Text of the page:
How comes that not even levels of chlorine seem to be working? Algae know all too well the need to struggle to survive, and survival is for the best. It has an adaptive mechanism that allows it to withstand even chlorine.

It has a lot of layers, and that’s how it protects itself from massacre by chlorine. If chlorine isn’t an option, can you imagine how to get rid of it? We will be taking a look at it very soon.

Why Do Black Algae Grow in Your Pool?

There are various reasons why black algae are growing in your pool. Some are natural hence hard to prevent, whereas others are manmade thus preventable. Let’s examine why you are dealing with black algae in your pool as we speak or will do in the future.

●        Heavy Rains

Rain, due to its nature, has a way of introducing black algae to your pool. It sweeps them off the decks, trees, plants, and other surfaces and then drains them in your swimming pool. If you are lucky enough, your pool will have the proper chorine levels to deal with them.

Unfortunately, if the amount of rain is too much, it becomes hard for your pool to maintain its chemical balance. After all, there will be too much rainwater flowing into the pool. Under such circumstances, the chlorine levels become too low to deal with the algae.

With nothing to counterattack it, the black algae grow without disruptions. Within no time, your swimming pool has algae, and you have to deal with it. That’s probably why your pool has it despite proper sanitation and filtration.

●        Wind

Wind can also carry black algae spores and drop them in your pool. After all, they are light and can easily float in the air. It is a common occurrence when living near an ocean, lake, or other natural water sources.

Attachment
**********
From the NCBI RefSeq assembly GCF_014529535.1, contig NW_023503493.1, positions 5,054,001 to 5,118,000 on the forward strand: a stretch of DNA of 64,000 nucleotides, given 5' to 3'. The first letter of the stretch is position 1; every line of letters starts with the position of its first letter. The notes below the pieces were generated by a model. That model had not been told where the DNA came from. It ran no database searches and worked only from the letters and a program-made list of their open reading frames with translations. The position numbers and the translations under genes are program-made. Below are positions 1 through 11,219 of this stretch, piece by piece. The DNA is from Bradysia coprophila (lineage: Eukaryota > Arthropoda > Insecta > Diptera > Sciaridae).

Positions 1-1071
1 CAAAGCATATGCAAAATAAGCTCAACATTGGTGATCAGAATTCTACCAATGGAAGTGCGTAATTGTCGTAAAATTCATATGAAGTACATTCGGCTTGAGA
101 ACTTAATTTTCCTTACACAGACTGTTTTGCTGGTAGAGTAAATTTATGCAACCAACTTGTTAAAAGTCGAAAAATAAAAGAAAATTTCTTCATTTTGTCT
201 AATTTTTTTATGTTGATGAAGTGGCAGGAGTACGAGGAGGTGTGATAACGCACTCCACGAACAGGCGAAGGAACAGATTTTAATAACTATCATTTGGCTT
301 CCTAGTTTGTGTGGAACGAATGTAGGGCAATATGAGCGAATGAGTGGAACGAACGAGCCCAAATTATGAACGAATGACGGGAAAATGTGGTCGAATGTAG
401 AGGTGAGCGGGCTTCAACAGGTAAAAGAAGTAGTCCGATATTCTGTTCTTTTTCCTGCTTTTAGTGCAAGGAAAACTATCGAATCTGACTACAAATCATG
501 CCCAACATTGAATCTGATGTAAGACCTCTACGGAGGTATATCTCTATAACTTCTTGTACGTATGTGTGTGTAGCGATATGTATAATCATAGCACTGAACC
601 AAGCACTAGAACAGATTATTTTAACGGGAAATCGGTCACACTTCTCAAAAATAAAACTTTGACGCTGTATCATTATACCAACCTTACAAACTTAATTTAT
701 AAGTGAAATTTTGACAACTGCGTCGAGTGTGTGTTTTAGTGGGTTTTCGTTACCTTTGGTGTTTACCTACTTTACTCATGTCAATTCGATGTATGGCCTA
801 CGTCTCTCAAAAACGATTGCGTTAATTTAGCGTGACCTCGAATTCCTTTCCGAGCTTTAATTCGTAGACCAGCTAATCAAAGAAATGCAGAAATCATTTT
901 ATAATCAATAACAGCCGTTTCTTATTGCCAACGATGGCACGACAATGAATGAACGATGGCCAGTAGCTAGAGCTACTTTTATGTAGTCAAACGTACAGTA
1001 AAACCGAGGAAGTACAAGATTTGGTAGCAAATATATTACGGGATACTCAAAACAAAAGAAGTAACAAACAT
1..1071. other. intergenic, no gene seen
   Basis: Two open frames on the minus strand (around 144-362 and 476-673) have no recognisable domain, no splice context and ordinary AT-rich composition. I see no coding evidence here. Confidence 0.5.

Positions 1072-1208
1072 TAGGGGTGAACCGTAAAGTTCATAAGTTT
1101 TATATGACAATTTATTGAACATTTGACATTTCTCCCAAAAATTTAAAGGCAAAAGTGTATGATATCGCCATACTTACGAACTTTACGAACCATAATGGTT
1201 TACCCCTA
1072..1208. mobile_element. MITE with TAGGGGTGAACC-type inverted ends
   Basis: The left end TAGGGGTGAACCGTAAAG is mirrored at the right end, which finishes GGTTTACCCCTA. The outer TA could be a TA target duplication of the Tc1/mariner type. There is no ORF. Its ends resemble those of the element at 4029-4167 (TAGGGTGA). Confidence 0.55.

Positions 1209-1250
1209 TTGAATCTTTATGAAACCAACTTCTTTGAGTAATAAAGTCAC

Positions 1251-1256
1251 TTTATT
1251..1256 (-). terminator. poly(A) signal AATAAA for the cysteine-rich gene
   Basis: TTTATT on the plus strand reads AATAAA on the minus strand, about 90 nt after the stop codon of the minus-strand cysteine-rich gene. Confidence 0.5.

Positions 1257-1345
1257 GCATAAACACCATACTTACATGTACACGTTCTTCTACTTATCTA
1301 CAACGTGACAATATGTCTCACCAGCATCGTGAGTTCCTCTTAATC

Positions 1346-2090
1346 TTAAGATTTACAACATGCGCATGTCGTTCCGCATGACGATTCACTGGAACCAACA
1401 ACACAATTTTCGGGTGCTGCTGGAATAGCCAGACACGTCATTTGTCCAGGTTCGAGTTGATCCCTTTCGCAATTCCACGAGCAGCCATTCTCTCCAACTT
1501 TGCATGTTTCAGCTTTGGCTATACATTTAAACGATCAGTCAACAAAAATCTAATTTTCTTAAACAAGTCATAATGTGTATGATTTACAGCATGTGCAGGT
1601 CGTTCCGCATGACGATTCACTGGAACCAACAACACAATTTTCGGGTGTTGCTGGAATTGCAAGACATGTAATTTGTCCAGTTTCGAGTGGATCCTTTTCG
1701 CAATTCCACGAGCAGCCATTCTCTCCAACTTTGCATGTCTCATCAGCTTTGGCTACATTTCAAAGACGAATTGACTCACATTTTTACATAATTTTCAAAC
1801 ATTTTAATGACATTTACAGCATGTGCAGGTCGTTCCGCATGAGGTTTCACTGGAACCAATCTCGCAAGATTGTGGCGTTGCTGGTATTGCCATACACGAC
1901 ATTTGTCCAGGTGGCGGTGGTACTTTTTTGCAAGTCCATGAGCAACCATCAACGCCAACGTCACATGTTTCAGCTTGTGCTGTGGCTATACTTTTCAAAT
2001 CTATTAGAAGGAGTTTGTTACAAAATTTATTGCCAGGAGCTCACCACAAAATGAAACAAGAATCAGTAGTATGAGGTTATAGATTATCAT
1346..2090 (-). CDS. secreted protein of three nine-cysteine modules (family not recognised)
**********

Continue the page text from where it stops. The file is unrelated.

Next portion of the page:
●        People

When someone swims in a lake or ocean, black algae may attach itself to their bodies. Therefore, if they enter a pool without showering, the algae will land on the pool. Again, that marks the beginning of a black algae infestation of your pool.

●        Clothing Especially Bathing Suits

How they introduce black algae to your pool is similar to how people to it. Just like with people, black algae can also attach themselves to clothing and swimming costumes. If a person enters the pool with them, they will transfer algae to it.

●        Dogs

Dogs can carry black algae spores easily. The algae usually attach itself to the dog’s paws or fur. If the dog enters the pool or the wind blows it off to the pool or water washes it to the pool, having black algae in your pool will soon become the new normal.

●        The Pool Water

If your pool water is dirty and unbalanced, black algae will blossom excellently. That’s because the bacteria love dirty water and thrives excellently under those conditions. For the record, they like it even better when it is highly unbalanced and dirty.

●        Filter

The role of the pool filter is to keep your water clean and balanced. However, if it clogs or breaks down, that will be hard to achieve. Consequently, the conditions will be ideal for the rapid growth of black algae.

Did you know that you have to let your filter run for at least 8 hours a day? Its purpose is to ensure that the water circulates properly. Otherwise, the water will become dirty and unbalanced, which isn’t bad for the health and safety of your swimming pool.

●        Skimmer Basket

Equally important, black algae-like growing in areas with poor circulation. Do you think it is impossible to result in that when you have a clogged skimmer basket? As a matter of fact, the water becomes cloudy within no time, and that’s how algae start overgrowing in your swimming pool.

The bottom line is black algae thrive better in some conditions than in others. They appreciate pathetic chemical balance, poor filtration, and terrible circulation. Finally, you should also be on the lookout for black algae spores because they are equally dangerous.